Mission prepares for opening of its $17.8 million events center

Mission’s city council has taken several actions to prepare for the scheduled March 1 opening of the city’s $17.8 million events center, not the least of which is deciding just how much to charge people to use it.

 

During its Nov. 27 meeting the council formalized an agreement with the Mission Economic Development Corporation to repay the $17.8 million certificate of obligation the city took on to pay for the 45,000 square foot center.

20171208 Mission events center floor plan

Under the agreement the city will pay the cost of the center and be reimbursed by the MEDC at a rate of $1 million per year with another half million dollars per year coming from the city’s Tax Incentive Reimbursement Zone, said City Manager Martin Garza. The two economic drivers will reimburse the city each year until the certificate of obligation is repaid, Garza said. Additionally, profits from the sale of properties adjoining the events center owned by the MEDC will be used to pay down the debt on the center, Garza said.

 

The council also approved spending nearly $300,000 for equipment for the center’s kitchen, which city engineer, Juan P. Terrazas has described as a “warming kitchen,” to be used by caterers. The equipment will be purchased from Ace Mart Restaurant Supply of Austin and San Antonio. The equipment ranges from dishwashers and stainless steel tables to microwave ovens.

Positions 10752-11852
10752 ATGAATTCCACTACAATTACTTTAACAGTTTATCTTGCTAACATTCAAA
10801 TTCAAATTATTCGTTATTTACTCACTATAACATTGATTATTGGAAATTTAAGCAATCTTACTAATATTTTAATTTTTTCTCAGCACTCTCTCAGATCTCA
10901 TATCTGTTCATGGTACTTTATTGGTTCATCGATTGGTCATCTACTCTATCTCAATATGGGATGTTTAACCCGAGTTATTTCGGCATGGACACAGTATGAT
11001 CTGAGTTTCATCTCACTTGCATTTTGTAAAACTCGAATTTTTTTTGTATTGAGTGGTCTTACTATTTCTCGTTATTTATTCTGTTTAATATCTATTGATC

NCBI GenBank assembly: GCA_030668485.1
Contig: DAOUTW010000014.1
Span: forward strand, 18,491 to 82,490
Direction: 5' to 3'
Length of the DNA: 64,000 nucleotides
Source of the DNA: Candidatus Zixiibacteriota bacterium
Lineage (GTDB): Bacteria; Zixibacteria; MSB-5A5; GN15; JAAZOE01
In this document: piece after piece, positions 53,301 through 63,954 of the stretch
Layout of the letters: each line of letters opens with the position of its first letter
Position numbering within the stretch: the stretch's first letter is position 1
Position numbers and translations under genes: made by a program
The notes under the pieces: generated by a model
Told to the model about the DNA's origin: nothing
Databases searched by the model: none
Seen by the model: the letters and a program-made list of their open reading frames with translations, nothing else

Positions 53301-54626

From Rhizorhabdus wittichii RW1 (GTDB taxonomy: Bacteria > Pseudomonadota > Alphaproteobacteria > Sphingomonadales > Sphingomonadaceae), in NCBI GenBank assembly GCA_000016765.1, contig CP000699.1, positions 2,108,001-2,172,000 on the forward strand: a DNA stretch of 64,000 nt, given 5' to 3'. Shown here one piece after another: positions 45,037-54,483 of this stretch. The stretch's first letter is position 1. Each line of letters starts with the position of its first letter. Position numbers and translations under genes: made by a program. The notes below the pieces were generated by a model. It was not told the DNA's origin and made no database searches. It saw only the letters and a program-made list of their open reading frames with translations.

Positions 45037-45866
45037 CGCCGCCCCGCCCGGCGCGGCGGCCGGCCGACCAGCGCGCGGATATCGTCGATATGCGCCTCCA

The council also approved spending more than $428,000 on furniture, which is being purchased from Office Depot. The cost includes installation of the furniture.

 

On Nov. 24 council members and Mayor Norberto “Beto” Salinas met for several hours in a planning session with Garza and his deputies, Aida Lerma and Randy Perez, to discuss what to charge the public to use the facility which can be used as a single nearly 18,000 square foot “Grand Orchard Ballroom” or can be divided up into seven separate meeting rooms of varying sizes named Ruby Red, Valencia, Key Lime, Lemon, Tangerine, Pomelo and Mandarin. In addition the center’s 7,258 square foot foyer and 2,543 square foot patio can also be rented separately.

 

The session became both an economic and philosophic discussion with varying views from council members about how much should be charged and why.

 

Garza started the planning session saying the city does not intend to recoup the cost of constructing the center but it needs to charge enough to pay the estimated $40,000 a month to maintain and operate it. Pricing too high could send perspective customers to competing venues, pricing too low could mean the city would be subsidizing its operation. Perez told councilmember’s Brownsville has lost money on its events center for the past three years. Complicating the matter, said Garza, was the fact most competing venues would not divulge to the city theirs rates. So he said the city based its rate on the similarly-sized Brownsville center which bases it rental price at 22-cents a square foot as compared to the McAllen Convention Center which rents space at 35-cents a square foot.